Author:   ShadowCrystallux
Date:   Oct 07, 12 at 9:39am (PST)
Subject:   re: Aliens / Extra-terrestrial life forms
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Complete and utter bullcrap is what aliens and so called E.T life forms. When I have children, I am telling them there is no such thing as aliens, santa, fairies, ghosts, gods, life on other planets and then letting them decide for themselves.



Author:   hiigaran
Date:   Oct 07, 12 at 11:06am (PST)
Subject:   re: Aliens / Extra-terrestrial life forms
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how do you let them decide for themselves, if you tell them they dont exist? kinda contradictory, no? if you want to let them decide for themselves, you never bring up the topic unless they ask you, and then, you only give them facts, not opinions.

but hey, your kids...



Author:   Paranoid Android
Date:   Oct 07, 12 at 6:06pm (PST)
Subject:   re: Aliens / Extra-terrestrial life forms
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I like to keep an open mind when it comes to extraterrestrial life. Given the infinite size of our universe, they may very well exist. Not necessarily intelligent, humanoid forms of life, but any--including parasitic, bacteria, plant life, etc. Humans inhabit a planet that isn't in any special part of the universe. Like trillions of other solar systems out there, we've got a central star, a moon, and other planets nearby. So based off of that fact, literally any planet can harbor life. I don't know why scientists focus on finding Earth-like planets, when there can be life that doesn't live off of the requirements to sustain that of a human's.

If there are other advanced, intelligent lifeforms in existence, I don't think it'd be wise to try and communicate with them.



Author:   KR_1250
Date:   Oct 08, 12 at 12:49am (PST)
Subject:   re: Aliens / Extra-terrestrial life forms
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quote ShadowCrystallux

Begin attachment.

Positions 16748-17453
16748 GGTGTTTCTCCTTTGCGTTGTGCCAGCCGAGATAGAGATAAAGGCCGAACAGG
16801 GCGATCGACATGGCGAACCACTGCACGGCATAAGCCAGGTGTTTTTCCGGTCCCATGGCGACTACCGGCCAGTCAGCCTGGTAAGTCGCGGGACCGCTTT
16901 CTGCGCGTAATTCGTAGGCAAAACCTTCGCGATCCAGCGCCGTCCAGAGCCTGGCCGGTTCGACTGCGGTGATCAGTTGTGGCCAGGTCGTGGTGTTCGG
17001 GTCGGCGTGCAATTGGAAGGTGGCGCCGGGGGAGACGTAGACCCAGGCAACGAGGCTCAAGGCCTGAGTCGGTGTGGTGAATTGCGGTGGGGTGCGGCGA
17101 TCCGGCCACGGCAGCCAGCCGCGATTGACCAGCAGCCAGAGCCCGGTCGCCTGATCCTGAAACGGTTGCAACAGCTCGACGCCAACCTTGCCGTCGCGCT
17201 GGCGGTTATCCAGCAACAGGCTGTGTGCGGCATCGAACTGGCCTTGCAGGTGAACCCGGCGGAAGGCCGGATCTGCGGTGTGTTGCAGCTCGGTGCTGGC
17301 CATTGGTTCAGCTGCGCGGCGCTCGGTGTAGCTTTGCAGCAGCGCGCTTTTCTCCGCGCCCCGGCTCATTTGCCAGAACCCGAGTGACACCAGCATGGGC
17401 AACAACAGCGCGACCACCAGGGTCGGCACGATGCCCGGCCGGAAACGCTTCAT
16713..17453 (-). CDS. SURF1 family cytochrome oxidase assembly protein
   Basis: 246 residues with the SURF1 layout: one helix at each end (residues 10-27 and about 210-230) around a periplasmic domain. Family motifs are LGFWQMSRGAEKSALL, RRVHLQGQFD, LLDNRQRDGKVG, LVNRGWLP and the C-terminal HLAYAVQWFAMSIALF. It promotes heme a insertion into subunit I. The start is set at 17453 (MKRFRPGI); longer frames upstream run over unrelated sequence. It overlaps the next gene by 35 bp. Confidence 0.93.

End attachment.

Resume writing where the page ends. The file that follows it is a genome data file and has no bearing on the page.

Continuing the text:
Complete and utter bullcrap is what aliens and so called E.T life forms. When I have children, I am telling them there is no such thing as aliens, santa, fairies, ghosts, gods, life on other planets and then letting them decide for themselves.
When you have kids you are telling them information you do not know? Fair enough. And you equate alien life with faries?

IMO Alien life must exist, anyone with even a mild interest in astronomoy or cosmology surely feels the same. However i certainly do not believe advanced intelegent lifeforms have visited earth and infact believe that they may not exist at all.

Sometimes peope are too optimistic regarding ET life. I do believe bacteria and single celled organisms exist in many places throughout the universe perhaps even in our own solar system. However i believe intelegent life will be exceptionally rare. We may never find any.



Author:   hiigaran
Date:   Oct 08, 12 at 4:00am (PST)
Subject:   re: Aliens / Extra-terrestrial life forms
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quote KR_1250
Sometimes peope are too optimistic regarding ET life. I do believe bacteria and single celled organisms exist in many places throughout the universe perhaps even in our own solar system. However i believe intelegent life will be exceptionally rare. We may never find any.
well the reason i think its not entirely impossible is for this reason:



we are where that blurry red text is. roughly half the radius of the galaxy. the closer you are to the center, the older the planets generally are. therefore, higher forms of life would likely be closer to that region.

now suppose our planet was at a tenth of the radius at this exact moment. that would make intelligent life in the galaxy highly unlikely (moreso). and by intelligent, i mean at our level or greater.

of course, we are still discussing probabilities of extremely small proportions, but relatively speaking, its another story.



Author:   KR_1250
Date:   Oct 08, 12 at 4:22am (PST)
Subject:   re: Aliens / Extra-terrestrial life forms
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quote hiigaran
well the reason i think its not entirely impossible is for this reason:

we are where that blurry red text is. roughly half the radius of the galaxy. the closer you are to the center, the older the planets generally are. therefore, higher forms of life would likely be closer to that region.

now suppose our planet was at a tenth of the radius at this exact moment. that would make intelligent life in the galaxy highly unlikely (moreso). and by intelligent, i mean at our level or greater.

of course, we are still discussing probabilities of extremely small proportions, but relatively speaking, its another story.